• H01L21/76838Applying interconnections to be used for carrying current between separate components within a device comprising conductors and dielectrics characterised by the formation and the after-treatment of the conductors
    • H01L21/76841Barrier, adhesion or liner layers
    • H01L21/76843Barrier, adhesion or liner layers formed in openings in a dielectric
    • HELECTRICITY
    • H01BASIC ELECTRIC ELEMENTS
    • H01LSEMICONDUCTOR DEVICES; ELECTRIC SOLID STATE DEVICES NOT OTHERWISE PROVIDED FOR
    • H01L23/00Details of semiconductor or other solid state devices
    • H01L23/52Arrangements for conducting electric current within the device in operation from one component to another, i.e. interconnections, e.g. wires, lead frames
    • H01L23/522Arrangements for conducting electric current within the device in operation from one component to another, i.e. interconnections, e.g. wires, lead frames including external interconnections consisting of a multilayer structure of conductive and insulating layers inseparably formed on the semiconductor body
    • H01L23/532Arrangements for conducting electric current within the device in operation from one component to another, i.e. interconnections, e.g. wires, lead frames including external interconnections consisting of a multilayer structure of conductive and insulating layers inseparably formed on the semiconductor body characterised by the materials
    • H01L23/53204Conductive materials
    • H01L23/53209Conductive materials based on metals, e.g. alloys, metal silicides
    • H01L23/53228Conductive materials based on metals, e.g. alloys, metal silicides the principal metal being copper
    • H01L23/53233Copper alloys
    • HELECTRICITY
    • H01BASIC ELECTRIC ELEMENTS
    • H01LSEMICONDUCTOR DEVICES; ELECTRIC SOLID STATE DEVICES NOT OTHERWISE PROVIDED FOR
    • H01L23/00Details of semiconductor or other solid state devices
    • H01L23/52Arrangements for conducting electric current within the device in operation from one component to another, i.e. interconnections, e.g. wires, lead frames
    • H01L23/522Arrangements for conducting electric current within the device in operation from one component to another, i.e. interconnections, e.g. wires, lead frames including external interconnections consisting of a multilayer structure of conductive and insulating layers inseparably formed on the semiconductor body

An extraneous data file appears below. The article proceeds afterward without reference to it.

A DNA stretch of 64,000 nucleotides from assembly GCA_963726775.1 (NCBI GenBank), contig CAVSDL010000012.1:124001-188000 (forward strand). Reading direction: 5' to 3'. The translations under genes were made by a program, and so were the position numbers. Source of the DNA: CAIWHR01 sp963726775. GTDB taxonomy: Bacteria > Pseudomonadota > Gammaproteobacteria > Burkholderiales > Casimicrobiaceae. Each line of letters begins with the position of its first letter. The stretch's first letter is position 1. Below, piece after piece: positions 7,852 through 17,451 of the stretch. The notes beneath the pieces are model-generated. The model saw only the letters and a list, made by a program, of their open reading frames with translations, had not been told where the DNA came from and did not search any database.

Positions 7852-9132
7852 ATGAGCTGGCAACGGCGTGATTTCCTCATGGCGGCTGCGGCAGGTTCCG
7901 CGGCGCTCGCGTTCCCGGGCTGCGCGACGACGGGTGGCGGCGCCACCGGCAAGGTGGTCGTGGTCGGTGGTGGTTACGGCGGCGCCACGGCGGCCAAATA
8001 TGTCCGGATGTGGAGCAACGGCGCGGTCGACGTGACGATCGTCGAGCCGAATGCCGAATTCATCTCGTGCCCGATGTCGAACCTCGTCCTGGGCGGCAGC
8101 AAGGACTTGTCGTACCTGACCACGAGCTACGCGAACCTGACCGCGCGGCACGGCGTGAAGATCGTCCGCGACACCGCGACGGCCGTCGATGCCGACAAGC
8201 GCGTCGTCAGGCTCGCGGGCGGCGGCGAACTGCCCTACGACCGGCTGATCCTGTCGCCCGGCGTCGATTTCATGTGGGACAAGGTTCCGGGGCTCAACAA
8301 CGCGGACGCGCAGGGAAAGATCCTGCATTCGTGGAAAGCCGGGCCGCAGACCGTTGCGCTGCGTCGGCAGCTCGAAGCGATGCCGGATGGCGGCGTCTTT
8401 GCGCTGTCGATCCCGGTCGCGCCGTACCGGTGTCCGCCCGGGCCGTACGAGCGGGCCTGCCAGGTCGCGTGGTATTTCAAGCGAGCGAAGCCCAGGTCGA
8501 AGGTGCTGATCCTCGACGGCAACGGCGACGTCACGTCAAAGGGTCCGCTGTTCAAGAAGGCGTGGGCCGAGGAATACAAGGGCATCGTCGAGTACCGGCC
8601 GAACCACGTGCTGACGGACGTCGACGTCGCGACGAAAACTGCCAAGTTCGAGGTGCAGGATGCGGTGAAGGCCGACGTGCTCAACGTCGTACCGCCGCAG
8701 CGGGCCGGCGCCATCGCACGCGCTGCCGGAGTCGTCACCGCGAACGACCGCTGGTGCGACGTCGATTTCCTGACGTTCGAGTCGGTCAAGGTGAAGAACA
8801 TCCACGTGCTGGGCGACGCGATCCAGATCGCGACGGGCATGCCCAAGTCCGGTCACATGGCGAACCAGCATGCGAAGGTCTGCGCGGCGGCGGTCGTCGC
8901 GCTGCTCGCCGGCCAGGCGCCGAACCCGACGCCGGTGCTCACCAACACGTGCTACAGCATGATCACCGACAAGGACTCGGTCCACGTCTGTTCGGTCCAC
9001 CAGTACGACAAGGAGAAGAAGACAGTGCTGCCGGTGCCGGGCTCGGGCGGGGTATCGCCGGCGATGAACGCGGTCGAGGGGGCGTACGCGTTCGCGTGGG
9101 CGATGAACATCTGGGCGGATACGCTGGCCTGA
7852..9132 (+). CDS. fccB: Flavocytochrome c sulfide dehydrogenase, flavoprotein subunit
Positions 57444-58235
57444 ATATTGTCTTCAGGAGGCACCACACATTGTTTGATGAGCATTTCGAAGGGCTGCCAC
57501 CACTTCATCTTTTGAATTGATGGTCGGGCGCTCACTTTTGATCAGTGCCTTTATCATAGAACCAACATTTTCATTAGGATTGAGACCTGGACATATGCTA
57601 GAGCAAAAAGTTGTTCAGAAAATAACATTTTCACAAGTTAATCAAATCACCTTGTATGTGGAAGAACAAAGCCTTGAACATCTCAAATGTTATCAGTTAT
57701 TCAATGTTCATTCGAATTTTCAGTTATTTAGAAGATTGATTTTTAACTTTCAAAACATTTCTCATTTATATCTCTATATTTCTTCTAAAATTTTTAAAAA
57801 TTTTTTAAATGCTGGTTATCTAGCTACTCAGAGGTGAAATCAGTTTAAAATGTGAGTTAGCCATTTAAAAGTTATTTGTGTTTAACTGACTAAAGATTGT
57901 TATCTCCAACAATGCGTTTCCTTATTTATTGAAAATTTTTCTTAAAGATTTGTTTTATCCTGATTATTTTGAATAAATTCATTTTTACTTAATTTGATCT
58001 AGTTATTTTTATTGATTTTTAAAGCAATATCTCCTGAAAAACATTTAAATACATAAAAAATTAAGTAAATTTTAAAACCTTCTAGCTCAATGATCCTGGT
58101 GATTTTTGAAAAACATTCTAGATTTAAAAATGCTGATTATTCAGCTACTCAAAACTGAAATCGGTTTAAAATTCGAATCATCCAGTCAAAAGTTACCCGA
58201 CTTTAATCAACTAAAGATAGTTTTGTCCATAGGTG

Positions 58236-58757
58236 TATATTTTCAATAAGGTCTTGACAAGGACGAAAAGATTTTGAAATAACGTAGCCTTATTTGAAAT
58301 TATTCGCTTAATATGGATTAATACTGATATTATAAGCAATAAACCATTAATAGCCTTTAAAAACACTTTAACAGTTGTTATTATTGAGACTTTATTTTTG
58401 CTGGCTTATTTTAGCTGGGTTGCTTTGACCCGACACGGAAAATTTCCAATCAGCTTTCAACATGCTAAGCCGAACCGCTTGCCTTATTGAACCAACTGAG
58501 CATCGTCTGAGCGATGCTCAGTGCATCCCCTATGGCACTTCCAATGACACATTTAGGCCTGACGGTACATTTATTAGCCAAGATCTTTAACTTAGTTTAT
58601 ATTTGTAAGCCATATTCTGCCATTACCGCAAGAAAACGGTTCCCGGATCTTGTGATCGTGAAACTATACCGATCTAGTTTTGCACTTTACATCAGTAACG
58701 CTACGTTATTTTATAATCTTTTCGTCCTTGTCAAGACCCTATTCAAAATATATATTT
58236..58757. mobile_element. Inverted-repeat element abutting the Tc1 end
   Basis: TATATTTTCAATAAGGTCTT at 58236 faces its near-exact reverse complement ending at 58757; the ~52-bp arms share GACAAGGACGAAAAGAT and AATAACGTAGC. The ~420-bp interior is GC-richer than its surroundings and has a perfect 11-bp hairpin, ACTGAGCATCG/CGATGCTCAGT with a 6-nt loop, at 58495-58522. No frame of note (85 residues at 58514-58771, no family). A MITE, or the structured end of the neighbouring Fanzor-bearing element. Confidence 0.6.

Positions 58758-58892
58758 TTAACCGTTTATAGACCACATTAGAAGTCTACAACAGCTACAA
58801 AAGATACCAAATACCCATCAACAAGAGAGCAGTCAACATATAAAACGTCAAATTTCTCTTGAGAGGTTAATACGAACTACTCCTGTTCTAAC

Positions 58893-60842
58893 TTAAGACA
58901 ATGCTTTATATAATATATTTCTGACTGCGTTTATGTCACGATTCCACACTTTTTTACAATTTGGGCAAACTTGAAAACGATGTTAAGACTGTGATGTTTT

• H01L23/532Arrangements for conducting electric current within the device in operation from one component to another, i.e. interconnections, e.g. wires, lead frames including external interconnections consisting of a multilayer structure of conductive and insulating layers inseparably formed on the semiconductor body characterised by the materials
    • H01L23/53204Conductive materials
    • H01L23/53209Conductive materials based on metals, e.g. alloys, metal silicides
    • H01L23/53228Conductive materials based on metals, e.g. alloys, metal silicides the principal metal being copper
    • H01L23/53238Additional layers associated with copper layers, e.g. adhesion, barrier, cladding layers
    • HELECTRICITY
    • H01BASIC ELECTRIC ELEMENTS
    • H01LSEMICONDUCTOR DEVICES; ELECTRIC SOLID STATE DEVICES NOT OTHERWISE PROVIDED FOR
    • H01L2924/00Indexing scheme for arrangements or methods for connecting or disconnecting semiconductor or solid-state bodies as covered by H01L24/00
    • H01L2924/0001Technical content checked by a classifier
    • H01L2924/0002Not covered by any one of groups H01L24/00, H01L24/00 and H01L2224/00

Abstract

The present invention generally provides a method and apparatus for forming a doped layer on a substrate to improve uniformity of subsequent deposition thereover. Preferably, the layer is deposited by a sputtering process, such as physical vapor deposition (PVD) or Ionized Metal Plasma (IMP) PVD, using a doped target of conductive material. Preferably, the conductive material, such as copper, is alloyed with a dopant, such as phosphorus, boron, indium, tin, beryllium, or combinations thereof, to improve deposition uniformity of the doped layer over the substrate surface and to reduce oxidation of the conductive material. It is believed that the addition of a dopant, such as phosphorus, stabilizes the conductive material surface, such as a copper surface, and lessens the surface diffusivity of the conductive material. The overall surface diffusivity of copper is reduced such that the tendency to agglomerate or to become discontinuous is reduced, thereby allowing the deposition of a smoother conductive film and thereby reducing localized agglomeration of the conductive material. The smoother film is highly desirable for subsequent deposition processes. A conductive material, such as copper, can be deposited on the deposited doped layer by a variety of processes including PVD, chemical vapor deposition (CVD), electroplating, electroless deposition and other deposition processes.